Hokusai depicted the mountain in detail close up and sometimes it is in the background. Sometimes it is the only thing in the composition and he focuses on how color and light hits the mountain, other times the importance is placed on the figures in the scene. While the first thirty-six prints in the series show the mountain from the Pacific side, in the remaining ten it is seen from what is referred to as “Ura--Fuji” or behind.
However, the mountain is not the only thing depicted. Figures do appear in the prints, but they are always placed in relation to the looming mountain. Hokusai traveled around the mountain to see how people were interacting with it during their days. So throughout the series we see different types of figures going about their daily life. These were often common people not widely seen in depictions prior to this and depicted at different times of day.
Hodogaya on the Tokaido. Buy the print here >>
INFLUENCE ON WESTERN ART
Since its publication the series has become one of the most iconic works of Japanese art. This did take some time, however, since during Hokusai’s life Japan’s borders were closed. This policy, called sakoku, forbade visitors from leaving or entering the country -- a crime that carried the penalty of death.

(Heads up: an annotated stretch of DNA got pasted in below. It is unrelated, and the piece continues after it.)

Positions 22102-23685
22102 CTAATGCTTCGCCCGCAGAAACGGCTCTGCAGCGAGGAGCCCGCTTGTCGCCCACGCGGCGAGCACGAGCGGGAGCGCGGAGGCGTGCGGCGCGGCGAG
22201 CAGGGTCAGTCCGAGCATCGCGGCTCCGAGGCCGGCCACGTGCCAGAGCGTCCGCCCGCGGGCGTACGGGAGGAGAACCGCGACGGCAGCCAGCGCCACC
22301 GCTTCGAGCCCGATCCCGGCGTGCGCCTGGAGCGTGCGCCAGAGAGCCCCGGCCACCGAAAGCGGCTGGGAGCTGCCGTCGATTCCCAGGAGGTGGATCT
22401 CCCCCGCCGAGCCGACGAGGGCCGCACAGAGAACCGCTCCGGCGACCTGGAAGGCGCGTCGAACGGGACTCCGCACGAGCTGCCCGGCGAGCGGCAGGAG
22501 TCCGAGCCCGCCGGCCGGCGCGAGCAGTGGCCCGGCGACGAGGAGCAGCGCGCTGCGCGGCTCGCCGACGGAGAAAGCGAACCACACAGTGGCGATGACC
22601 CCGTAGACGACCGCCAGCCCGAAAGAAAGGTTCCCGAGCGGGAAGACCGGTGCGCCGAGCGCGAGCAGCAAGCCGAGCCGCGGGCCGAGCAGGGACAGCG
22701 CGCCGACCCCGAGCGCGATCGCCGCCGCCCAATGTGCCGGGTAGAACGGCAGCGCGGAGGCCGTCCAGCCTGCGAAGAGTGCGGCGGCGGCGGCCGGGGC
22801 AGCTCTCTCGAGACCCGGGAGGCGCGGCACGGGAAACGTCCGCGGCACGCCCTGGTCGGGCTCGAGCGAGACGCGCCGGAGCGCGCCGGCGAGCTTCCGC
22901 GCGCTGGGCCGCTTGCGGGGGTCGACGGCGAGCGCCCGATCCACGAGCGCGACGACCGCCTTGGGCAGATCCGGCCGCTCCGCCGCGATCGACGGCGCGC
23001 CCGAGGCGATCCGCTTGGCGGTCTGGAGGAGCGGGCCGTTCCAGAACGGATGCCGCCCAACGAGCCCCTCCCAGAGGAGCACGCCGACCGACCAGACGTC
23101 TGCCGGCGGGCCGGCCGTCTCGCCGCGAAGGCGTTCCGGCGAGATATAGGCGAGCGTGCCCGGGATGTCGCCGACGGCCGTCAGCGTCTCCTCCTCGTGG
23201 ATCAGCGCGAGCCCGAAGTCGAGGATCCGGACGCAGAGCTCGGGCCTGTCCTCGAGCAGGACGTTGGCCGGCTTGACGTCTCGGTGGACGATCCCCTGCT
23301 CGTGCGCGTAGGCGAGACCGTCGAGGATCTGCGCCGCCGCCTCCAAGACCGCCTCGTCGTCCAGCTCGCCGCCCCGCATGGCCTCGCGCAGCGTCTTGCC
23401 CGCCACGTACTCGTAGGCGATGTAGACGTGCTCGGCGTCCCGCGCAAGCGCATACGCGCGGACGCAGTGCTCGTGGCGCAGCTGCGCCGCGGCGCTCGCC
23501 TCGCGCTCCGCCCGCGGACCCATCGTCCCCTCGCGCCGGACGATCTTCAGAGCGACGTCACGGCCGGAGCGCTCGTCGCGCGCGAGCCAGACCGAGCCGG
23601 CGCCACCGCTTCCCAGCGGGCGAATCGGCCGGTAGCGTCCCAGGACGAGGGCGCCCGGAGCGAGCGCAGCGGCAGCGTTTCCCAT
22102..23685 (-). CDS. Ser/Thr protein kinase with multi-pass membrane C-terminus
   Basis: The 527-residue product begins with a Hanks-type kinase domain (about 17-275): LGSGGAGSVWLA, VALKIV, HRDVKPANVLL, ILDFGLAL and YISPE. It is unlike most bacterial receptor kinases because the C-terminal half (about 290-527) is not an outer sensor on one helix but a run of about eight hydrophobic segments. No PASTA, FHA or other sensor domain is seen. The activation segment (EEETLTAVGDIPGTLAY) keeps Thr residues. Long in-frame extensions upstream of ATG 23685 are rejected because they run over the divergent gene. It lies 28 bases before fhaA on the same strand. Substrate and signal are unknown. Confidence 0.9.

Hokusai died in 1849, and the 1850s saw a slow opening of the borders and black market ships that would carry products in and out of Japan, and in 1853 the country was officially open to trade.
One of the many effects of this new policy was that Western artists and collectors could discover the works of artists such as Hokusai. In 1867 at the Exposition Universelle in Paris, a display of ukiyo-e prints became very popular with artists.
It is believed that Monet acquired 250 Japanese prints and 23 were by Hokusai. Western artists were enamored with the use of color in these works, and the impression they left gave a legitimacy to the craft of printmaking in Europe, which before this was seen as a lesser medium.
One area where these works were highly influential was the Art Nouveau movement. The shapes, flatness of line, and colors present in Hokusai’s prints are all seen in Art Nouveau works.
HIGHLIGHTS FROM OUR COLLECTION
Rising Sun Print’s collection brings together the most striking images from the series for your home. The most well-known work is The Great Wave off Kanawaga, which depicts a towering wave cresting on the ocean about to land on a group of fisherman rowing below. The snow capped mountain appears in the distance in the background.
Mount Fuji in Clear Weather depicts a close up shot of the mountain likely at dawn when it is said to take on a red hue. Viewing Mt. Fuji at this hour is said to be an auspicious event, and depictions of this moment were popular at the time it was made. It is an excellent example of the rich colors that make Hokusai’s prints so masterful.
Lastly, in Watermill at Onden we see an example of the quotidian depicted in this series. A group of men go about their daily work at the watermill by the Shibuya River carrying sacks as water flows down the mill and into the river. Mt. Fuji appears in the distance, an ever present symbol of Japan’s spirituality and history.